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After blowing the whistle on alleged excessive costs for Canadian diplomats and staff in the Department of Foreign Affairs during the early 1990s, Joanna Gualtieri claimed that she was harassed, ostracized by her bosses and given a dead-end job. Gualtieri sued for harassment, in a case lasting 12 years. She eventually settled quietly out of court with DFAIT. Though Gualtieri’s allegations were supported by the Inspector General and the Auditor General of Canada, the Canadian government took steps to prevent other people from blowing the whistle as she did.
Joanna Gualtieri began working as a Realty Strategist at the Department of Foreign Affairs (DFAIT) in February 1992.
Later that year, Gualtieri claimed she discovered large amounts of taxpayer money being wasted. Many of the rules regulating foreign property had been side-stepped or ignored.
Her allegations about the waste of public money included:
- A Canadian government-owned mansion in Tokyo worth $18 million, left empty for over three years, while the intended occupant was provided with approximately $350,000 every year to rent an apartment of his choosing.
- Millions of dollars of Government-owned land, office space, official residences, staff quarters and other facilities were underused, underdeveloped and/or left vacant in Ankara (Turkey), Barbados, Brussels, The Hague, Copenhagen, Sao Paulo, Brasilia and Tokyo.
- In Tokyo, a luxurious new embassy was built on government land worth billions of dollars, without fully disclosing the real cost to Canadian taxpayers or Cabinet.
- The Department of Foreign Affairs authorized unnecessary construction, renovations and decorations of overseas properties, such as the Costa Rica Chancery, the Sao Paulo Chancery, the Port of Spain Chancery, and the Mexico City Trade Center.
- Seven million dollars towards a permanent Canadian trade center in Mexico City was squandered when the Center was closed only a few months after opening. Canada also had to pay a lease penalty of about $600,000.
- Foreign Service Officers were housed in staff quarters in violation of the Treasury Board Regulations in relation to size and the Department’s rule on “comparability.” This occurred in Tokyo, Sao Paulo, Brasilia, Kingston (Jamaica), Mexico City, and Guatemala City.
- Despite directions from the Department, residences in Copenhagen, Oslo, Brasilia, Brussels and Dublin remained unsold. The move was supposed to bring in millions of dollars to Canada.
When a high-ranking Canadian official in Tokyo learned of Gualtieri’s allegations, he allegedly told her not to interfere with “how things are done.”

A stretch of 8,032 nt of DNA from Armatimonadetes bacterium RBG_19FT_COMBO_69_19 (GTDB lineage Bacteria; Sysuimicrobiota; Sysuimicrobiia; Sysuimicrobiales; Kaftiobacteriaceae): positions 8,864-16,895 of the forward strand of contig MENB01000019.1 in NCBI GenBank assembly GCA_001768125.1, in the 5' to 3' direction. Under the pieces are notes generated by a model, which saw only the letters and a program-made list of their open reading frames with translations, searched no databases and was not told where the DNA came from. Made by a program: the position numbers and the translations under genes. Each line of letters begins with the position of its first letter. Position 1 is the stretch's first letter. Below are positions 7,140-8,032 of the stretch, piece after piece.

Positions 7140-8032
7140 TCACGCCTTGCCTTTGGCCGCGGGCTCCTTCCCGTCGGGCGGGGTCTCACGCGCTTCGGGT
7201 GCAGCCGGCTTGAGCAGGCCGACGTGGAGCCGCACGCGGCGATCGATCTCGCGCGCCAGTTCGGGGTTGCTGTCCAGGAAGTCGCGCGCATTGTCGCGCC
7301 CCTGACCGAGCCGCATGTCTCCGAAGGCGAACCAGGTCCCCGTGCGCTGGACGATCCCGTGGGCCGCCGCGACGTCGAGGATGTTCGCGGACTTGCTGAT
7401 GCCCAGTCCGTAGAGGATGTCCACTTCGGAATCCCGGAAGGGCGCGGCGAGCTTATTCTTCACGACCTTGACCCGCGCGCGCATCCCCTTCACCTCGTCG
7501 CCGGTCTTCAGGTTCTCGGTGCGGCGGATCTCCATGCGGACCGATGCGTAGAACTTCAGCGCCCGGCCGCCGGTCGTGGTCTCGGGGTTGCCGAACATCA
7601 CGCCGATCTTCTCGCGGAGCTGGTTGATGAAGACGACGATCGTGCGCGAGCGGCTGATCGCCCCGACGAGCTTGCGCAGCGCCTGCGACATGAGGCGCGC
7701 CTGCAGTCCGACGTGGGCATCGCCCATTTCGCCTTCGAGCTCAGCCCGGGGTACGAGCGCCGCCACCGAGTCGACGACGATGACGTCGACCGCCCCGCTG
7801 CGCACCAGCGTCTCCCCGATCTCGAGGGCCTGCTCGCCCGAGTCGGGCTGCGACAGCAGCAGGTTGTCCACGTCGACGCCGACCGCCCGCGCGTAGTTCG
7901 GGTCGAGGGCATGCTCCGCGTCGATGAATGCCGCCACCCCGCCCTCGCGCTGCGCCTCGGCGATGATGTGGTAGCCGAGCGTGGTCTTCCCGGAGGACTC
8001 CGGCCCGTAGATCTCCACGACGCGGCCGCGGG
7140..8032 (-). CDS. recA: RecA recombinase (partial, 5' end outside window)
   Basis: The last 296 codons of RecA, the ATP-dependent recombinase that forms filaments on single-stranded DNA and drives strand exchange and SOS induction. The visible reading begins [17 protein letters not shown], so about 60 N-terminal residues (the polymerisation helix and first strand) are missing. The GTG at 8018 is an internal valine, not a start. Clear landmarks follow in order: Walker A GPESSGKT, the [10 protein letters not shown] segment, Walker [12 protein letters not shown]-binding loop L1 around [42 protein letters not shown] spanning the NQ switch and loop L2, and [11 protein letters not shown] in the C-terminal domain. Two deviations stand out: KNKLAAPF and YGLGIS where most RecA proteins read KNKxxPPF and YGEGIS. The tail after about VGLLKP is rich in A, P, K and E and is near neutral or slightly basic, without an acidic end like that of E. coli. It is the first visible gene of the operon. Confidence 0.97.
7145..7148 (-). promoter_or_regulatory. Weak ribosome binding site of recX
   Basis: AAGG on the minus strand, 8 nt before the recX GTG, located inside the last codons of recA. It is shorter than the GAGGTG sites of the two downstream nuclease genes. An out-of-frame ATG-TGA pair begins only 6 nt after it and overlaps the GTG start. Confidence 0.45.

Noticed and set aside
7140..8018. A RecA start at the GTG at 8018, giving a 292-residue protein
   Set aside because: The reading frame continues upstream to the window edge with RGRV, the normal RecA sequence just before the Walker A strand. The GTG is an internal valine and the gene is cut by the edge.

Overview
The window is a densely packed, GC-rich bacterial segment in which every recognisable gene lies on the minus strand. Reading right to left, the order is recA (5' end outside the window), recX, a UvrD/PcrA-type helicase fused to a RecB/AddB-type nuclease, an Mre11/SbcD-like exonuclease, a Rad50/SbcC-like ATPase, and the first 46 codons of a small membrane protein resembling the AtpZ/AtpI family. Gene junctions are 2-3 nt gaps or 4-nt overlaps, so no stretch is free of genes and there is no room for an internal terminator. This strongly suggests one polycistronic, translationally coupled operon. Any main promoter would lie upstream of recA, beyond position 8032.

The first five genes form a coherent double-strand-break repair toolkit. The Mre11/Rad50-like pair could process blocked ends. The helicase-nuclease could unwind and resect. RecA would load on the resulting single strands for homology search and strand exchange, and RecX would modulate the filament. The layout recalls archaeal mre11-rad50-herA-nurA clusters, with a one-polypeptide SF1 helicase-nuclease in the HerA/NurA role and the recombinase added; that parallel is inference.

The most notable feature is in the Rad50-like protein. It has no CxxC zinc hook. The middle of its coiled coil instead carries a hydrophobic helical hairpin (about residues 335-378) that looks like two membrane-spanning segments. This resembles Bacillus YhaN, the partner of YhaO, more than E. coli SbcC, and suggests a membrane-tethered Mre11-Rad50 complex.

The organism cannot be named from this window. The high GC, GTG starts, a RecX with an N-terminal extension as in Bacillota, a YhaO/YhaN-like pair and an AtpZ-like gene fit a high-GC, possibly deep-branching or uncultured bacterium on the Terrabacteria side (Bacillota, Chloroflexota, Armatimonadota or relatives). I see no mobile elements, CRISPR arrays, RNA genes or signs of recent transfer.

Gualtieri blows the whistle and pays a price
Gualtieri filed reports in the fall of 1992 to her supervisors, alleging the Department of Foreign Affairs was spending extravagant amounts of taxpayer’s money on accommodations for Canadian diplomats abroad.
Her superiors ignored her concerns, warned her not to use words like “lavish” in her reports, prevented her from doing her job and told her who she could and could not speak to. She claims that she became the target of repeated and unjustified criticisms, public humiliation, stonewalling and nay-saying over her concerns. Actions were taken to undermine her authority and position, and she was presented with threats and insinuations that prevented her from doing her job.
Gualtieri claims her DFAIT bosses:
- ridiculed her concern for probity about public funds;
- stopped her from putting into place cost-saving measures;
- prevented her from travelling to the Canadian missions for which she was responsible;
- instructed her not to complete a trip report, and then faced accusations of incompetence for not having submitted the report;
- denied her new work assignments;
- subjected her to arbitrary, false and misleading changes and omissions made to her reports, thereby preventing a paper trail that would be subject to the access to information act;
- had her name removed from the Department’s phone directory, and her nameplate was taken off her door.
In 1995, three years after filing her first reports about spending, Joanna Gualtieri was assigned to a new position with no official title or job. She was not allowed to attend important meetings and was not updated regarding the projects she was supposed to be following.
In November 1997, Gualtieri wrote to the Minister of Foreign Affairs of her findings. But the response came instead from the Department of Justice, claiming her accusations had no merit, and threatening her with a lawsuit if she did not retract her comments.
In May 1996, due to the alleged stress from harassment in her workplace and on the advice of her doctor, Gualtieri left on unpaid medical leave. In December 1997, she returned to work briefly, but left again on medical leave in June of 1998. She remains on leave.